Mobile data usage continues to grow exponentially as 3G technology spreads globally. According to ABI Research, from 2009 to 2015 data usage in Western Europe and North America is expected to increase at a compound annual growth rate of 42% and 55% respectively. In 2010, the average North American user is expected to consume 159 megabytes of data – up from 100 megabytes in 2009.Read more
Posts Tagged: abi-research
Worldwide Blu-ray player shipments are expected to more than double between 2009 and the end of 2010, and the numbers from ABI Research forecast continued growth next year, for a total of more than 62.5 million shipments in 2011.Read more
ABI Research has been tracking cities and population coverage for 4G for the past year. The research group reports that at the end of 2009 there were more than 170 802.16e carriers across 65 countries, covering 480 million people. That number is projected to cross the 1 billion mark by 4Q-2012.Read more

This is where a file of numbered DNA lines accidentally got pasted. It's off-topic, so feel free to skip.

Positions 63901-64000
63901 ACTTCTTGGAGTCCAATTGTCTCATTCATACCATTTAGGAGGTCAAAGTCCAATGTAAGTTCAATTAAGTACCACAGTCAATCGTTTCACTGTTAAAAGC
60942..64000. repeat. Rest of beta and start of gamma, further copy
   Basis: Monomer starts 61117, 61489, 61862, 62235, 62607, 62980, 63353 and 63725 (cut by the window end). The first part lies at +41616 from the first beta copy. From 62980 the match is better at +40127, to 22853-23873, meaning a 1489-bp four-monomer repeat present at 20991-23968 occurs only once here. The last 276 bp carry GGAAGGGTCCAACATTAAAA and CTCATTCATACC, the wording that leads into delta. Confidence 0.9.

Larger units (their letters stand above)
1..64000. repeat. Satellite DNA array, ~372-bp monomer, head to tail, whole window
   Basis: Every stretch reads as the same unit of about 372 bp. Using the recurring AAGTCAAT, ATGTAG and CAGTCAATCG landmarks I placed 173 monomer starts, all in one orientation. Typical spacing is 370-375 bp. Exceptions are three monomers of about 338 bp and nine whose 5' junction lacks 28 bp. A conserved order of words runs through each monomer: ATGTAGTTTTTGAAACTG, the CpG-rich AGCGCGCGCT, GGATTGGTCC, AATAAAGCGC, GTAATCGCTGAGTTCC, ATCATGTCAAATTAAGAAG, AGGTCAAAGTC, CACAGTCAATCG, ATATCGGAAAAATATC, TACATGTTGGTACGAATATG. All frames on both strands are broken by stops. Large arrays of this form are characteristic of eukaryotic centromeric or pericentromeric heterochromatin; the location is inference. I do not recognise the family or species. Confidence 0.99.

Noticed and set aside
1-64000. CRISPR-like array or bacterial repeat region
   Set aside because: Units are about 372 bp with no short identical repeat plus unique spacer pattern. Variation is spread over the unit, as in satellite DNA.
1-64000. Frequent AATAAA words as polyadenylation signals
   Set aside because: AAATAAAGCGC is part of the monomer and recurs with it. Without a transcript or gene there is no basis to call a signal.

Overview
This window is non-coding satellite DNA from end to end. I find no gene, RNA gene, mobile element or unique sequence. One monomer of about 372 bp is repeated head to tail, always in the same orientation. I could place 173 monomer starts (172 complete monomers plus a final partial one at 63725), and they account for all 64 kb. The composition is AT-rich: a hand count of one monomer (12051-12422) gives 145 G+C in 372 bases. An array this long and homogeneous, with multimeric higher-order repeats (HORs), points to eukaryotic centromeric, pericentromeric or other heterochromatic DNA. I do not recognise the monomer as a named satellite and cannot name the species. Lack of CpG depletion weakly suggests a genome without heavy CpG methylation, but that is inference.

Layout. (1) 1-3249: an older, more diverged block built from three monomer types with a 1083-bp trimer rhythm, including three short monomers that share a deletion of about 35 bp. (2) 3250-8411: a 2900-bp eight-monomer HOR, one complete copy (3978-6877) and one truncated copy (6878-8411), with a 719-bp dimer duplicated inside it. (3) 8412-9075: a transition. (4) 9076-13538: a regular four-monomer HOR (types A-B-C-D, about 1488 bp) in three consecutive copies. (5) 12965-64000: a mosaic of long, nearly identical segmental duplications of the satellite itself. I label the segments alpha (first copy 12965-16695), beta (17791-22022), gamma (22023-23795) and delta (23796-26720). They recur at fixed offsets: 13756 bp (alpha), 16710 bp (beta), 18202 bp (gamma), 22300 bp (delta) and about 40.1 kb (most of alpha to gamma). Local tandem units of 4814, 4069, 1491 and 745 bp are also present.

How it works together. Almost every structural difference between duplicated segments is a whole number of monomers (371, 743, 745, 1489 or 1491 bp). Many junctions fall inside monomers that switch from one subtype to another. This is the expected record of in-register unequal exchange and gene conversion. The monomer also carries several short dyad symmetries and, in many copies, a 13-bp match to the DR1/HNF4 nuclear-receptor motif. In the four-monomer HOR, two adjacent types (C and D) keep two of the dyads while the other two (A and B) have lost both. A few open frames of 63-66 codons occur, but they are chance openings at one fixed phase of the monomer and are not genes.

As 4G network deployments gather momentum, a substantial 22% of device subscription revenues will come from suites of operator-branded premium services.
Total 4G mobile consumer service revenue – including mobile internet services – will grow rapidly to exceed $70 billion worldwide in 2014, says ABI Research.Read more
The research shows Clearwire in the United States has already declared 173,000 subscribers, Yota in Russia has been growing at a decent rate reaching 100,000 subscribers in August and 200,000 in October, and PacketOne in Malaysia has reached 130,000 subscribers.Read more
The race to perfect a wireless HDTV system is being contested by three competing technologies, each one with particular advantages without offering the complete package.
But within three years one will have emerged as the dominant system, according to a study by ABI Research.
This is expected to take global installations from an estimated 100,000 this year to the milestone one million by 2012.
Steve Wilson, principal analyst on the report “Wireless Video Cable Replacement Market and Technologies”, said the wireless HDTV market was still in its “incubation” stage.
He said a “battle of technologies” was being fought by the three contending systems, loosely characterised as 5 GHz, 60 GHz, and ultra wideband (UWB).